The best poetry books with nature poems to make you think and feel

The Books I Picked & Why

William Wordsworth: Selected Poems

By William Wordsworth

Book cover of William Wordsworth: Selected Poems

Why this book?

I cherish this book and always take it on holiday with me. "Lines Composed a Few Miles Above Tintern Abbey" is probably the best romantic nature poem ever written. The image of how the senses are responsive to, and creative of, the inner life of nature is sublime ("of eye, and ear, - both what they half create, And what perceive”). This poem encapsulates for me the whole nebulous but immeasurably important job of writing poetry, as well as shining a light on what it means to be a human being.


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The Thing in the Gap-Stone Stile

By Alice Oswald

Book cover of The Thing in the Gap-Stone Stile

Why this book?

Alice Oswald is one of our best living poets, renowned for her nature poetry and particularly her long poem about the River Dart in Somerset. I love this first collection, full of heart-stopping attention to detail and transcendental shiver. She follows very much in the tradition of our great poets writing about nature. Try the poem "Mountains" for a Wordsworthian sense of a hidden, almost pantheistic presence in the world. 


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The Hawk in the Rain: Poems

By Ted Hughes

Book cover of The Hawk in the Rain: Poems

Why this book?

The first collection by former Poet Laureate Ted Hughes includes one of the most stunning poems about the connection between poet, pen, and nature in the form of "The Thought-Fox." Hughes has a pared back, often disturbing vision of the world that seizes your attention. If you like this don’t stop, there are plenty of other wonderful books by Hughes, especially his retelling of the "Tales from Ovid" and "The Birthday Letters," his poems about his relationship with his first wife, the equally brilliant Sylvia Plath.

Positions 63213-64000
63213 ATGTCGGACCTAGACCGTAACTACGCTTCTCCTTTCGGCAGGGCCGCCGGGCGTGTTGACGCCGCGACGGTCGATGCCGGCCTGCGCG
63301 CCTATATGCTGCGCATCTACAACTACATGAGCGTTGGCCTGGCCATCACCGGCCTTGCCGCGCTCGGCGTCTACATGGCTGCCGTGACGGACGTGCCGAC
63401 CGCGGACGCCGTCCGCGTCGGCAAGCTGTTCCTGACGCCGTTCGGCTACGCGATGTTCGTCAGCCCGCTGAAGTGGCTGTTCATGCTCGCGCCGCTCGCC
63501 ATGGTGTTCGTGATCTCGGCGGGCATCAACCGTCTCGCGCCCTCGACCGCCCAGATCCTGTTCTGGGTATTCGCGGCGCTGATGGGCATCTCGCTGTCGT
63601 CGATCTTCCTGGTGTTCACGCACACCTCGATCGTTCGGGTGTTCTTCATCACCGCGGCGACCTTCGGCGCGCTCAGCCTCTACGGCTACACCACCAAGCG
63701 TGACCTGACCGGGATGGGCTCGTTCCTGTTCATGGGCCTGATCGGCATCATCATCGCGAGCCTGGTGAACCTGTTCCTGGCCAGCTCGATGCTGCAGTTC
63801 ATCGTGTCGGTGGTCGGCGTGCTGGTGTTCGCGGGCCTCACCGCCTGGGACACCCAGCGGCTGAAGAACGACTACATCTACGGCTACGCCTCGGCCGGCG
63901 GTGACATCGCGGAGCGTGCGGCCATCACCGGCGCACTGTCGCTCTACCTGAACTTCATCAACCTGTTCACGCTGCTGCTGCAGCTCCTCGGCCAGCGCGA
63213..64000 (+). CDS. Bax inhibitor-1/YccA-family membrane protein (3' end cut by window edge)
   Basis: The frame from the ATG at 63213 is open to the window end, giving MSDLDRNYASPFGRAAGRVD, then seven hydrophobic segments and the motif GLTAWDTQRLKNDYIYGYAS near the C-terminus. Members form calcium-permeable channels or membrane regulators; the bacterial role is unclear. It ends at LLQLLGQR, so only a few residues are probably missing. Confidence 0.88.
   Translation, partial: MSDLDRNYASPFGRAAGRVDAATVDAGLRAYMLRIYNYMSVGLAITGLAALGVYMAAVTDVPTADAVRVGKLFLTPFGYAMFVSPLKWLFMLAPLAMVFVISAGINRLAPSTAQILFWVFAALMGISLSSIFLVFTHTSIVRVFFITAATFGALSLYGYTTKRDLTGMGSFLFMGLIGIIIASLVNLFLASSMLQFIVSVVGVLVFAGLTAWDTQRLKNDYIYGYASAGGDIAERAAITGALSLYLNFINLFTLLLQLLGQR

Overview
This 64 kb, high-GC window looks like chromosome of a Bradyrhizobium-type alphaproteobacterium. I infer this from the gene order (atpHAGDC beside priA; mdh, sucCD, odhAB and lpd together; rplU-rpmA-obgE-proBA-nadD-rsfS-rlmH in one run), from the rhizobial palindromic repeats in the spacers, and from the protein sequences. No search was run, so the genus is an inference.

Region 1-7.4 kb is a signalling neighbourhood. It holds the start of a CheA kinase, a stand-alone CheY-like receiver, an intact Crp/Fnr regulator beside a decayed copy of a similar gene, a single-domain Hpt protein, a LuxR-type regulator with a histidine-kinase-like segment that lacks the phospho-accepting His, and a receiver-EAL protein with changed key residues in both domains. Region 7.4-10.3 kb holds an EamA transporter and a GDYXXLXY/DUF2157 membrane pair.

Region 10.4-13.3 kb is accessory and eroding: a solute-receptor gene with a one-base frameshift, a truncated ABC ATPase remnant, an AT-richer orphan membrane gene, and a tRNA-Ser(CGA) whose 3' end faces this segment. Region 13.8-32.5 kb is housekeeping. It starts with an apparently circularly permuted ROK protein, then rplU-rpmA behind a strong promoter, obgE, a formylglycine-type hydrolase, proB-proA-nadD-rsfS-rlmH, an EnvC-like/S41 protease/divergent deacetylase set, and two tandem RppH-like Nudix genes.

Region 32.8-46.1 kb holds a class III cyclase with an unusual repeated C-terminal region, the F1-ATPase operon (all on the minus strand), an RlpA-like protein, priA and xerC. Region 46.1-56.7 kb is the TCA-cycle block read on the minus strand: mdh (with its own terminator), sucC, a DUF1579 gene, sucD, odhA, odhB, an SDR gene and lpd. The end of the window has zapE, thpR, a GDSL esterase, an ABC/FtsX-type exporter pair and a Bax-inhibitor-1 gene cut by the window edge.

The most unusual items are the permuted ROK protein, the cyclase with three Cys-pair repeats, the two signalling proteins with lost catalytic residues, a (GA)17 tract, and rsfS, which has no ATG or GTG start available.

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Seeds of the Pomegranate

By Sherry Lazarus Ross

Book cover of Seeds of the Pomegranate

Why this book?

Sherry Ross is an American poet who writes about loss, motherhood, and rebirth. Her nature poems reverberate with extraordinary detail and imagery, for instance, the running girl who finds the field has ended in a "party dress of hunter green," where "the trance of sunlight breaks, brings forgetfulness of open fields, distant voices, summer games." She ventures into the forest, with its ‘palate of light and dark’. Read these poems for their aching blend of sadness and joy. 


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The Ghost in the Machine: Poems of Love, Loss, Life and Death

By Barbara Lennox

Book cover of The Ghost in the Machine: Poems of Love, Loss, Life and Death

Why this book?

What makes Scottish poet Barbara Lennox so special is her ability to draw on her scientific background, striking an exquisite balance between a mechanistic view of nature and a more mysterious, creative approach. I love poems about birds and flight and her poems about an owl ("ears inhale every sound"), hawk ("she’s light/ ready for the off/ half-poised for flight"), and the extinct Archaeopteryx, "smeared to a layer of limestone" are some of the finest written. On top of that, Lennox writes astonishing poems about the Scottish Highlands, where I’ve spent some of my happiest times.


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